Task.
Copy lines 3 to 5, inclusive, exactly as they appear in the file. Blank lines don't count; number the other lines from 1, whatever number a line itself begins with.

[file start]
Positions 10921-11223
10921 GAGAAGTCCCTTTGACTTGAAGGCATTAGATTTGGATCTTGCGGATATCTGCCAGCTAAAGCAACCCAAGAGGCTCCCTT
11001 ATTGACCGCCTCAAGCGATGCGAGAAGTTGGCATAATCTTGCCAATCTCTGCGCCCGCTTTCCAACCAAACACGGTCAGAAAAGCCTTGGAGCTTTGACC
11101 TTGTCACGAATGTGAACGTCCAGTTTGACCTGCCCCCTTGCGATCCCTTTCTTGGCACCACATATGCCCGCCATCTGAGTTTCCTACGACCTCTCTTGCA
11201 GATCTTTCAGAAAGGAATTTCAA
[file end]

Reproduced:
11001 ATTGACCGCCTCAAGCGATGCGAGAAGTTGGCATAATCTTGCCAATCTCTGCGCCCGCTTTCCAACCAAACACGGTCAGAAAAGCCTTGGAGCTTTGACC
11101 TTGTCACGAATGTGAACGTCCAGTTTGACCTGCCCCCTTGCGATCCCTTTCTTGGCACCACATATGCCCGCCATCTGAGTTTCCTACGACCTCTCTTGCA
11201 GATCTTTCAGAAAGGAATTTCAA